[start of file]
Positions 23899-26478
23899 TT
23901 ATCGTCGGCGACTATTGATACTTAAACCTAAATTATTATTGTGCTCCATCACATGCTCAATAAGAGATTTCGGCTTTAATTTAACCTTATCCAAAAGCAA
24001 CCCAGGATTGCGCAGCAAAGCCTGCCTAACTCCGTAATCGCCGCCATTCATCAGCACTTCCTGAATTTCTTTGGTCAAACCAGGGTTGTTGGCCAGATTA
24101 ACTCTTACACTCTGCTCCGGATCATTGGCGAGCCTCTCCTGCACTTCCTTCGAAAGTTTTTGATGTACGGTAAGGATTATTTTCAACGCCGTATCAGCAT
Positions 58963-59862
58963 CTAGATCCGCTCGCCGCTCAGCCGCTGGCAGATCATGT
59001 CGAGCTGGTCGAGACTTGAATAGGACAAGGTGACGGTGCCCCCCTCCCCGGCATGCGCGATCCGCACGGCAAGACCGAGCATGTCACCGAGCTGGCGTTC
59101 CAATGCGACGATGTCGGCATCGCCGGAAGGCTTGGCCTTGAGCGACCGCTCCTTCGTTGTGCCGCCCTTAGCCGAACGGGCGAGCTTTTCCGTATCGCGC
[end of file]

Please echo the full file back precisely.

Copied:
Positions 23899-26478
23899 TT
23901 ATCGTCGGCGACTATTGATACTTAAACCTAAATTATTATTGTGCTCCATCACATGCTCAATAAGAGATTTCGGCTTTAATTTAACCTTATCCAAAAGCAA
24001 CCCAGGATTGCGCAGCAAAGCCTGCCTAACTCCGTAATCGCCGCCATTCATCAGCACTTCCTGAATTTCTTTGGTCAAACCAGGGTTGTTGGCCAGATTA
24101 ACTCTTACACTCTGCTCCGGATCATTGGCGAGCCTCTCCTGCACTTCCTTCGAAAGTTTTTGATGTACGGTAAGGATTATTTTCAACGCCGTATCAGCAT
Positions 58963-59862
58963 CTAGATCCGCTCGCCGCTCAGCCGCTGGCAGATCATGT
59001 CGAGCTGGTCGAGACTTGAATAGGACAAGGTGACGGTGCCCCCCTCCCCGGCATGCGCGATCCGCACGGCAAGACCGAGCATGTCACCGAGCTGGCGTTC
59101 CAATGCGACGATGTCGGCATCGCCGGAAGGCTTGGCCTTGAGCGACCGCTCCTTCGTTGTGCCGCCCTTAGCCGAACGGGCGAGCTTTTCCGTATCGCGC